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Shooting Distance Determination: Identifying Variables Affecting Lead Density on a Target

NCJ Number
254403
Date Published
Agencies
NIJ-Sponsored
Grant Number(s)
2016-DN-BX-0184
Annotation
This is the Final Summary Overview of the findings and methodology of a project with the goal of developing a statistical foundation that supports the established methods for determining the muzzle-to-target distance based on empirical research, so as to demonstrate quantitatively that the lead distribution on a target is directly related to the firing distance.
Abstract
One principal finding is that the lead extraction method with nitric acid is effective in extracting the elemental lead from the target, as well as lead salts. A second finding is that the limit of detection (LOD) for lead by atomic absorption spectroscopy (AAS) is lower than the LOD for the sodium rhodizonate test. This finding has implications for both lead-free and total-metal-jacket bullets. Even hollow points often have an aerodynamic polymer plug that covers the point of the bullet. If these trends continue, chemical analysis of targets may become more important in gunshot residue (GSR) analysis for shooting distance determinations. A third finding is that the ratio of lead density of the inner (1.0 cm-5 cm) to the outer (5 cm-19 cm) rings of the target does not provide better distance determination than the sum of the lead from 1.0 cm-7.5 cm. A fourth principal finding is that the differences in the data between analysts varied to a greater extent than the data collected by one analyst. Although the researchers advise that this project has not fully identified the factors that affect the lead deposition, the greater lead sensitivity of the AAS is a sufficient reason to continue examining analytical methods for determining shooting distances. Project design and methods are described. 2 figures and a listing of sources for the dissemination of project methods and results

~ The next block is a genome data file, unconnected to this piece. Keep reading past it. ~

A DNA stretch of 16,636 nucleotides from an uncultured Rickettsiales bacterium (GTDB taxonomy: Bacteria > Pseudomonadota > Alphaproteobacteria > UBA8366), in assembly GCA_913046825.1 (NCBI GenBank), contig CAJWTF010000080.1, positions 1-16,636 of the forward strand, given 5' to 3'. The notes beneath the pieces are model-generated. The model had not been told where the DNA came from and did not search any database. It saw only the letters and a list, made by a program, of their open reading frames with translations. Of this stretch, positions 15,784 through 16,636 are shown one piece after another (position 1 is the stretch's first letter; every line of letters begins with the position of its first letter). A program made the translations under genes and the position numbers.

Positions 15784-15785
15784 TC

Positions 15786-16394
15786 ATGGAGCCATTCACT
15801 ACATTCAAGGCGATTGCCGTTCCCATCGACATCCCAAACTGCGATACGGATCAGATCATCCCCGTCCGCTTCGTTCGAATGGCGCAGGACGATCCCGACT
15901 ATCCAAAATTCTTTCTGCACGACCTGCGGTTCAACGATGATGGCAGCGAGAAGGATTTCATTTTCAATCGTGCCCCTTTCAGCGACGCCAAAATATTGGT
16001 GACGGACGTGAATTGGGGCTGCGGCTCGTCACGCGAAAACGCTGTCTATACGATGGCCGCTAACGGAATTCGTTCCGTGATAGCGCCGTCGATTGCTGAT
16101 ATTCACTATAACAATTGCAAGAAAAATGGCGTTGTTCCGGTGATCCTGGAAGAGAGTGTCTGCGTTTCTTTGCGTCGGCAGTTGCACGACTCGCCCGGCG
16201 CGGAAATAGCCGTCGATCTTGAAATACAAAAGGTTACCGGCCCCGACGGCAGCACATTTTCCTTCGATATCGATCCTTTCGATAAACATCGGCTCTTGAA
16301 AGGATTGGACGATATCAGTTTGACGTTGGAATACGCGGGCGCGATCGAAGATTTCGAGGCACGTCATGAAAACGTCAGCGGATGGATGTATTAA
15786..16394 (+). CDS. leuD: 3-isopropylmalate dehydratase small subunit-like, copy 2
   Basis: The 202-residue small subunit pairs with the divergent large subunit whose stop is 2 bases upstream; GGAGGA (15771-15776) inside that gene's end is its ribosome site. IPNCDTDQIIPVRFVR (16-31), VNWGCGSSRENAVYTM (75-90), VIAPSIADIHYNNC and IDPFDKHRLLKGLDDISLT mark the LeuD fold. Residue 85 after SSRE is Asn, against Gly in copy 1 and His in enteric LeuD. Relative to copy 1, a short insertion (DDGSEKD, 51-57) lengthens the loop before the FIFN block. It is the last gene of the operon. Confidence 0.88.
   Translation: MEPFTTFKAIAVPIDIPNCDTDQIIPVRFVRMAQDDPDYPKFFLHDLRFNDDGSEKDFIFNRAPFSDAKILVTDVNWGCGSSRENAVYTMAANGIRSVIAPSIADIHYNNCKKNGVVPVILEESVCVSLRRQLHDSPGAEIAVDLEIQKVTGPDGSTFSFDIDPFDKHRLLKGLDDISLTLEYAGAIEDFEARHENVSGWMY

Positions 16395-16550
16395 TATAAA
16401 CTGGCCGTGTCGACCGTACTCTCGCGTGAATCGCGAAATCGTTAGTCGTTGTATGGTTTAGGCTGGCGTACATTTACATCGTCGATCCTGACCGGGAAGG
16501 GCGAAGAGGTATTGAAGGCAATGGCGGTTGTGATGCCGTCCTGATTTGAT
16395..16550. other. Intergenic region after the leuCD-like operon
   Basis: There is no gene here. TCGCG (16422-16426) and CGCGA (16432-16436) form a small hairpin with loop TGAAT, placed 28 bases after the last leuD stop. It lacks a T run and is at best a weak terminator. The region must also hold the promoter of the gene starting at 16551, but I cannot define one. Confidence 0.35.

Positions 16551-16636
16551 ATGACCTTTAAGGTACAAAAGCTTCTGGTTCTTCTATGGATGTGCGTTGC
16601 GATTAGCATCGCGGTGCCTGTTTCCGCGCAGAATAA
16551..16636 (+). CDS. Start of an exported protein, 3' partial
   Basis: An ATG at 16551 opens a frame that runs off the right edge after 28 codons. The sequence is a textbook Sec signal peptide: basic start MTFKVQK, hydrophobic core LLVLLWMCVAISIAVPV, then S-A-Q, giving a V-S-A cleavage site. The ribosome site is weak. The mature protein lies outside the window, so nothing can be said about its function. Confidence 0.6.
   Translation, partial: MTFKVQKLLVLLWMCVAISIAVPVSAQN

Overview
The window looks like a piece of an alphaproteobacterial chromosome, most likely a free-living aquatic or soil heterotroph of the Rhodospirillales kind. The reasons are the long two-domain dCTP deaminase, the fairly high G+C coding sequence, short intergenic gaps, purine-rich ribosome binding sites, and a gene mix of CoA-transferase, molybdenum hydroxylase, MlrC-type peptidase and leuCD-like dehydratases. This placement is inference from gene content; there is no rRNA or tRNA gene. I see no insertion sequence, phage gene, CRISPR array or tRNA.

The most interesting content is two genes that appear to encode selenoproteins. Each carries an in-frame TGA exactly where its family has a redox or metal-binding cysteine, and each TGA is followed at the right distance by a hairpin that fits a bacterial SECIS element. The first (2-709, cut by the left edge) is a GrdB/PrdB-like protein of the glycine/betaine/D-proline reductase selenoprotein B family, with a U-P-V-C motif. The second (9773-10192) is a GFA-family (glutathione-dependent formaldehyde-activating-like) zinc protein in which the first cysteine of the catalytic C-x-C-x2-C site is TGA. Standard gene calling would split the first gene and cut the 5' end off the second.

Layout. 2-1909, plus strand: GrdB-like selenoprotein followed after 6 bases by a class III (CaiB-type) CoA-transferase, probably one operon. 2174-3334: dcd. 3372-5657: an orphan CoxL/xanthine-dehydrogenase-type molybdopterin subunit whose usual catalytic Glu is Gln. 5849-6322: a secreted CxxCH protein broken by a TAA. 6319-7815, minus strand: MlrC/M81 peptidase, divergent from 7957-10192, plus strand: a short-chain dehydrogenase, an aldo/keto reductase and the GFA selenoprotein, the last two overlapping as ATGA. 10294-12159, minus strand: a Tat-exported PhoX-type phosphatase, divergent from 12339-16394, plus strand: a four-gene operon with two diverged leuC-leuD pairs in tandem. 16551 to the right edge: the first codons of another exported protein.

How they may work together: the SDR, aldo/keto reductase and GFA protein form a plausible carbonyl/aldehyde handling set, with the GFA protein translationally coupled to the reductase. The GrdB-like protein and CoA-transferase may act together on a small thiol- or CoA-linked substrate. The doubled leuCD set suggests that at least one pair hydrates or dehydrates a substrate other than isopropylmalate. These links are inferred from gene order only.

Date Created: December 16, 2019